It’s been nearly a decade since I first discovered the well-matched pairing of theater and brasserie. Given a shared love of music and food, a date invited me to see Mozart’s Le Nozze di Figaro at the Met, followed by dinner. After the opera, we stepped from the warm afterglow of New York City’s Lincoln Center into the blustery November wind, along with hundreds of other cab-seeking theatergoers. When, finally, my date declared “Broadway and Spring” to our driver, I knew instantly that his big surprise was Balthazar.
The iconic French brasserie was a curious choice to me. Keith McNally’s restaurant (one of New York’s most coveted reservations for at least two years after it opened in 1997) was still plenty good some seven years in, but it was all the way downtown. I spent the 20-minute ride to SoHo wondering which Upper West Side classic I would have selected instead—until we walked in. The warm yellow light streaming from mirrored columns kissed each of my cheeks. The informal but informed service was a calming reprieve from the emotional intensity of the opera. Steak frites and a basic Bordeaux were comforting choices after four hours of following supertitles.
To pair theater with French brasserie, Denverites have it easy: One must simply walk a single block from the Denver Performing Arts Complex to Robert Thompson’s
Le Grand Bistro & Oyster Bar. No subways. No cabs. No problem. On a night when Book of Mormon or another blockbuster is in town, Le Grand hums with that irresistible brasserie charm. An oversize globe sconce, a red awning, and 125-year-old tile floors greet customers. The clinking and clattering of flatware against china in a packed dining room is more alluring than any Pandora station. The menu of steak tartare, mussels Billy Bi, and a sampling of other classics is as comforting as it comes. And the food, now prepared under chef John Broening—the respected Denver chef who spent several formative years living in France—is, for the most part, exquisite.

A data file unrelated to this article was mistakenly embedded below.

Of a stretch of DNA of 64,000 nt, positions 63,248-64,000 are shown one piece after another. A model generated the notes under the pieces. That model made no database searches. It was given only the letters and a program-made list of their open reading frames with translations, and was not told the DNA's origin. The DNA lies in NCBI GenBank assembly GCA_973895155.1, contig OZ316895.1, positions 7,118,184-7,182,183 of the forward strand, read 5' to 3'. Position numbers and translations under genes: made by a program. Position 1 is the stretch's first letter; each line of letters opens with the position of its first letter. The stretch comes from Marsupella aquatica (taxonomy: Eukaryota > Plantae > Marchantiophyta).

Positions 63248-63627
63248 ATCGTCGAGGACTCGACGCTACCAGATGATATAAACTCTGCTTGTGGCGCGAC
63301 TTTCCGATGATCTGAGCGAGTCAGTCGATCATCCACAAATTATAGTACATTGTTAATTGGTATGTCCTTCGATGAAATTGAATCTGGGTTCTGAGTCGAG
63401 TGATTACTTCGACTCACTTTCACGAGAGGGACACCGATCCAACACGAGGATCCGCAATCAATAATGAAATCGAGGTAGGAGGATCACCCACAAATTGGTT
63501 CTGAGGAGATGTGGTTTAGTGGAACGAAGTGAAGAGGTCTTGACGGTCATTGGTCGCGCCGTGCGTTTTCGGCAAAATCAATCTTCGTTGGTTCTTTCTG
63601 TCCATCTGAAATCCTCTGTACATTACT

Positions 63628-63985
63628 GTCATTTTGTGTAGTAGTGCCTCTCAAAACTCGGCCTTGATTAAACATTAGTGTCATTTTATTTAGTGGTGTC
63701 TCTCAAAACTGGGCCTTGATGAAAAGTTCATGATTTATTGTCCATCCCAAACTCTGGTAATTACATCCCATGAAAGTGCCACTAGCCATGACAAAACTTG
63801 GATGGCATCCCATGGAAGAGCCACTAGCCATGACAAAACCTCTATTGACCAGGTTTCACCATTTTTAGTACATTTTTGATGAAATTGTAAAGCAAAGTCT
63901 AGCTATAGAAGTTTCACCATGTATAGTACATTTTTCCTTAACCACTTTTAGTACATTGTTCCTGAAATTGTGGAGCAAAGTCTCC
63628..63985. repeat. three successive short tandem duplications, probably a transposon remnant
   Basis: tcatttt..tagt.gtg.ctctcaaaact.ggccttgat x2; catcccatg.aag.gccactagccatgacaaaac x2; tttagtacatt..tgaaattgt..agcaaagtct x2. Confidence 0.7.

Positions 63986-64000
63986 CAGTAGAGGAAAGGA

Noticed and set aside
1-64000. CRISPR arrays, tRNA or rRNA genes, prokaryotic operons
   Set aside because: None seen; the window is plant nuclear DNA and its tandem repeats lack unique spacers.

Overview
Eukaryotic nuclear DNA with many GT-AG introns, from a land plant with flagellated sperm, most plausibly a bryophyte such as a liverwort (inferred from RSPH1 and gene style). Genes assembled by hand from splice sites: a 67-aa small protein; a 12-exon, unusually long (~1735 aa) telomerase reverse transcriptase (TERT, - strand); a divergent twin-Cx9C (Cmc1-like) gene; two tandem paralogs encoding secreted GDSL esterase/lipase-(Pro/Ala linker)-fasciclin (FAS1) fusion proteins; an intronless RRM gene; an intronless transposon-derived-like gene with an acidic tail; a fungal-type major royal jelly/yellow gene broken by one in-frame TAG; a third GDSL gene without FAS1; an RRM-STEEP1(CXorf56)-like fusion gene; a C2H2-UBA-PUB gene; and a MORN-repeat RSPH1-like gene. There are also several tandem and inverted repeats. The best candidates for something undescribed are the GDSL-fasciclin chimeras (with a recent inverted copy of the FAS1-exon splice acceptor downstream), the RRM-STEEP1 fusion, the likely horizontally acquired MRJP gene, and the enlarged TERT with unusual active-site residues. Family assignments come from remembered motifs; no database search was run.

It’s not the first time Broening and Thompson have worked together. The pair opened the highly acclaimed, if short-lived, Brasserie Rouge in 2003. Broening went on to cook at Duo, the late Olivéa, and Spuntino (the Highland restaurant he owns with his wife, pastry chef Yasmin Lozada-Hissom). In July, the chef reunited with Thompson, becoming the culinary director for Le Grand and two restaurants set to open this year. Broening’s immediate impact on the food at Le Grand, which opened in 2011, has been noteworthy.
In the months since Broening began, I’ve had a tangle of tender, gently charred octopus arms that he brushed with lemon and served with salty olive tapenade. A friend and I sparred over a salad of shaved fennel ribbons, blanched discs of celery root, fresh watercress, pine nuts, and dried figs. I couldn’t stop eating the silky creamed carrot purée that accompanied Broening’s braised short ribs, which he brilliantly brightened with fresh horseradish—a nod to his Jewish heritage. During another meal, house-made mustard spaetzle came bedecked with the heart-shaped shoot of an oca plant (a South American tuber) from Denver’s Hunt & Gather, a testament to the chef’s commitment to procuring interesting ingredients from tiny, local farms. Over lunch, I ignored every calorie present in a jambon and Brie sandwich that was rich with buttered sourdough, soft, rind-on cheese, and house-brined, house-smoked ham. As if that weren’t enough, the sandwich came with thinnish-cut frites that were too perfect to put down. And on a night when Broening made rounds in the dining room, I tasted the only duck leg—crispy, tender, salty—that’s ever rivaled the one cooked for me in a home kitchen in the French countryside.